In the science fiction dystopia of “Repo Men,” directed by Miguel Sapochnik, written by Eric Garcia and Garrett Lerner, Sapochnik engages us in the life of an ordinary man whose heart, literally, isn’t in his work. The production is more than admirable, it’s entertaining, prophetic, and, implication-wise, chilling as hell.
Set in a future that looks more likely than un-, where synthetic internal organs are as available as they are expensive, the movie imagines a society where people can replace damaged hearts, kidneys, eyes, once they sign their life over to a firm called The Union. The technology may assure quality and quantity of life, but it comes at a cost: hundreds and hundreds of thousands of dollars. Most recipients can’t abide by the terms of their contract and so, enter the Repo Men.
Not only has technology evolved, so too has the law: it’s entirely within the mandate of these Repo Men to shoot or otherwise murder the payment-delinquent clients. Business, you know. Remy (Jude Law) does his job well. Along with his partner and childhood chum, Jake (Forrest Whitaker), they hunt, slaughter, and slice their way through their day, bringing reclaimed, blood-soaked organs back to the office where the units’ bar codes are scanned and the account is marked Closed. But what happens when Remy, against his will, gets one of the hearts? What happens when he can’t pay for the thing and becomes one of the very people off of whom he makes his living?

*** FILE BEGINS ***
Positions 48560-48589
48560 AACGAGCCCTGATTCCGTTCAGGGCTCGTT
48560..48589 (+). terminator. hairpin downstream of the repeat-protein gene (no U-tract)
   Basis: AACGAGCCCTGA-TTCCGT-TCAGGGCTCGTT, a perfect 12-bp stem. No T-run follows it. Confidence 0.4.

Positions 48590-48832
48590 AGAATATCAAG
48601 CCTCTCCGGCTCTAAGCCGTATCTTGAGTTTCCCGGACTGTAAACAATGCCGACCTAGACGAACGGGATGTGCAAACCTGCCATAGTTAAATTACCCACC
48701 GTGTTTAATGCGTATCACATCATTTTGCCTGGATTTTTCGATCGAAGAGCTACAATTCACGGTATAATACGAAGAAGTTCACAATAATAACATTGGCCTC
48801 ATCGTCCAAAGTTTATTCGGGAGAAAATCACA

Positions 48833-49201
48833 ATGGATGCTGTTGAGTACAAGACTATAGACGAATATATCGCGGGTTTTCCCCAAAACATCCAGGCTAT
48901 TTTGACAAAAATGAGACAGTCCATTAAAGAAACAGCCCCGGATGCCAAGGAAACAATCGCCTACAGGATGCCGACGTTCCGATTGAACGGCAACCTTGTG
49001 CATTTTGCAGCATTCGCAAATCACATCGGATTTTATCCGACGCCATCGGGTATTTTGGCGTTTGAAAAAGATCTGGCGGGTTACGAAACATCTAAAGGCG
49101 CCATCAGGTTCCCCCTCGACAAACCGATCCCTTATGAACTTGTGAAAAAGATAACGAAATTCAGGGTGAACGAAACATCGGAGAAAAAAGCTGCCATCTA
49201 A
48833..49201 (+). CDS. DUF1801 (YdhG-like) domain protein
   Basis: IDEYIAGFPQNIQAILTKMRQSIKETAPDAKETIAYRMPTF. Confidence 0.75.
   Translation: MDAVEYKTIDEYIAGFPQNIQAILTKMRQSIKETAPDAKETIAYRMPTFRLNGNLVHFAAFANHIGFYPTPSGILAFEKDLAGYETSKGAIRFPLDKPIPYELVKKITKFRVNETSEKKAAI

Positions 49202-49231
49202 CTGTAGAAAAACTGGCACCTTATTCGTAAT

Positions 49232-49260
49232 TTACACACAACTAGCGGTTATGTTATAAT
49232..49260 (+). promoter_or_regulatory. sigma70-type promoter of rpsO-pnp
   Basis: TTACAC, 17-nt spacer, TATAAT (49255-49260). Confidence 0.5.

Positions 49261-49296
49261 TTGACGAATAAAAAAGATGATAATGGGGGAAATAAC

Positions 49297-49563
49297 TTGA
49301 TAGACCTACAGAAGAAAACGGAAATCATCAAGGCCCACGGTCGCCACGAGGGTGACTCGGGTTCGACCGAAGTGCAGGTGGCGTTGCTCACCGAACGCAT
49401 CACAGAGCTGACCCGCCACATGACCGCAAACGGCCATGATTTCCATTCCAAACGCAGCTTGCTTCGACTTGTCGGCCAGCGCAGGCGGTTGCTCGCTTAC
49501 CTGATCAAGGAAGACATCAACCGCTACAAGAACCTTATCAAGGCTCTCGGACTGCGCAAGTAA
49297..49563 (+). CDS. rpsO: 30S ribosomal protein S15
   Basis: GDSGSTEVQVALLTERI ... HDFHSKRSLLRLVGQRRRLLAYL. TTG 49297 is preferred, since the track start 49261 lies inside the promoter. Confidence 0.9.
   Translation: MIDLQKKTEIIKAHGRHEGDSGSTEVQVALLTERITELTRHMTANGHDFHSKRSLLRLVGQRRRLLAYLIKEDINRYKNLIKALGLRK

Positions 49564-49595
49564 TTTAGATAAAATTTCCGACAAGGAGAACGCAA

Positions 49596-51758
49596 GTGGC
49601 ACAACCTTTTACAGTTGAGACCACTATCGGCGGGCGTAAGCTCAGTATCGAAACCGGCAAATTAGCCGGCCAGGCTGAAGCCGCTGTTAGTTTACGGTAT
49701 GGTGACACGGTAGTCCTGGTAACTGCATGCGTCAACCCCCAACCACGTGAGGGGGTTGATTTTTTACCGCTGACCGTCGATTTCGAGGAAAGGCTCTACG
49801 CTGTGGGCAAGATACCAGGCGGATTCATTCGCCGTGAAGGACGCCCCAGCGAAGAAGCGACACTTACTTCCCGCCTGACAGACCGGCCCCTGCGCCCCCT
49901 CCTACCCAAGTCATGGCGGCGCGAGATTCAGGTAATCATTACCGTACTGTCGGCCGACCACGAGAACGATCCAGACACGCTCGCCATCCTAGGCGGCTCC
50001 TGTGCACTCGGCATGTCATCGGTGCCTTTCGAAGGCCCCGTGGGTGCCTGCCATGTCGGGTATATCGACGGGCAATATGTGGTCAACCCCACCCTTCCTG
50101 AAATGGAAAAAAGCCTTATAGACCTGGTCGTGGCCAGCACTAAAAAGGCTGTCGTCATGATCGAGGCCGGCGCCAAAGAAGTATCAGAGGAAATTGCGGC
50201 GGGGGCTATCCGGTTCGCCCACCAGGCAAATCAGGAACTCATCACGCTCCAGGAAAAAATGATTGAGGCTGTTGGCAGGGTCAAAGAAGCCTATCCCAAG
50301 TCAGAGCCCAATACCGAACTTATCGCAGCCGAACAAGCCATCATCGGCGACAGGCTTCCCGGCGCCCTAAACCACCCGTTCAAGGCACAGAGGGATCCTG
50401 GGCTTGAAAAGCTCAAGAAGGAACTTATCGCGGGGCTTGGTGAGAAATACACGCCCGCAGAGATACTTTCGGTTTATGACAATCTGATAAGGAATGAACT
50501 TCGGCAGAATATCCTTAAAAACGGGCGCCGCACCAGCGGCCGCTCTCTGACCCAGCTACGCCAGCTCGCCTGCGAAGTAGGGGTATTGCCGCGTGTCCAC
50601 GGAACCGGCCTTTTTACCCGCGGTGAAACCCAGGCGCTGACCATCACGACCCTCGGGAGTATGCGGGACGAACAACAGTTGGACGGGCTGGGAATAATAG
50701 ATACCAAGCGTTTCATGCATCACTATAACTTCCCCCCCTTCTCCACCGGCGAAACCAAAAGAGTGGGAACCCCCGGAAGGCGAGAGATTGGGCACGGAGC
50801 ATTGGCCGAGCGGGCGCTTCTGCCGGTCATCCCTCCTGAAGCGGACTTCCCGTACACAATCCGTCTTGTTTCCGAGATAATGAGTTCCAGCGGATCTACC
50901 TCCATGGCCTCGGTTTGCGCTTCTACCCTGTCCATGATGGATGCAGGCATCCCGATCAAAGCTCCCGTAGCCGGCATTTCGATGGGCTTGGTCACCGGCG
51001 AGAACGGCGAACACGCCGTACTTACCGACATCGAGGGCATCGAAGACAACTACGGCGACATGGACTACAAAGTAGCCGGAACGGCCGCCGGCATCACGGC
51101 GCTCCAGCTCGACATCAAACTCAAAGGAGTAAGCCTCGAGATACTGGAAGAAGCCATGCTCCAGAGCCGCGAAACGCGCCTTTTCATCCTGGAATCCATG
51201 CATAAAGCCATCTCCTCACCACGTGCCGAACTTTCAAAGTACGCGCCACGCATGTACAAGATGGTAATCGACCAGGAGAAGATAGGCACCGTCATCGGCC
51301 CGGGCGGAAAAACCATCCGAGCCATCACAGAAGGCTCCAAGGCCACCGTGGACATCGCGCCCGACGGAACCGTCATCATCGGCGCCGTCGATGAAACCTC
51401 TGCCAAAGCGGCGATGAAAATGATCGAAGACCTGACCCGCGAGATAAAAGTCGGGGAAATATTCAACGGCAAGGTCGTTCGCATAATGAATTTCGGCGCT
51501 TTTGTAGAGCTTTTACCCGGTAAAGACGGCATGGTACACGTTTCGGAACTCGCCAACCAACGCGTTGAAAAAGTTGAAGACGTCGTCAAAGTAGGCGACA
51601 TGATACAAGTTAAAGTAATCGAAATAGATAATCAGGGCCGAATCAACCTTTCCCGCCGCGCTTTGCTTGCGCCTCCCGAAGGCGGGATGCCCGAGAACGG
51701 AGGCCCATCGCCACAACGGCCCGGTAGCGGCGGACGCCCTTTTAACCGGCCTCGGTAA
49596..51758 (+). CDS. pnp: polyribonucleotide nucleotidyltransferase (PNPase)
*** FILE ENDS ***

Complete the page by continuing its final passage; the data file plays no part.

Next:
The idea that this could happen doesn’t really make this science fiction but more of a foregone conclusion. Sapochnik approaches the notion with a clear handle on its financial, legal, technological, and moral implications. The reclamations are grisly but they are conceived of as black & white matter-of-factly: we, after all, wanted the damn things; we signed the contract; and, if we can’t pay, well, tough. The gray part of the film – the best part - occurs when Law doesn’t want – never did – the heart and so has to go underground. Law is brutally efficient in the role of a man who, initially, at least, takes pleasure in his work, although it disturbs his wife Carol (Carice van Houten), who wants him to move to a sales job, not for ethical reasons but because he can make more money. Liev Schreiber likewise is delightfully unlikable as Remy’s boss, Frank, a glad-handling company man – the rules are the rules - who doesn’t understand the nuances of the predicament in which his employee finds himself.
Sapochnik’s taut direction relies on setting up the normalcy of Remy’s day job and then flipping it on its head when the hunter becomes the hunted. Remy’s doomed marriage, his love interest with Beth (Alice Braga), a fellow recipient on the run from the firm, his suddenly-complicated relationship with Jake, all make for a fascinating look at a position in which we’d never want to find ourselves. Even the cockamamie plot hiccup that explains the incident that required Jake to get a fake heart doesn’t dilute this haunting story of fake hearts, tested loyalties, and the prospect of immortality on the payment plan.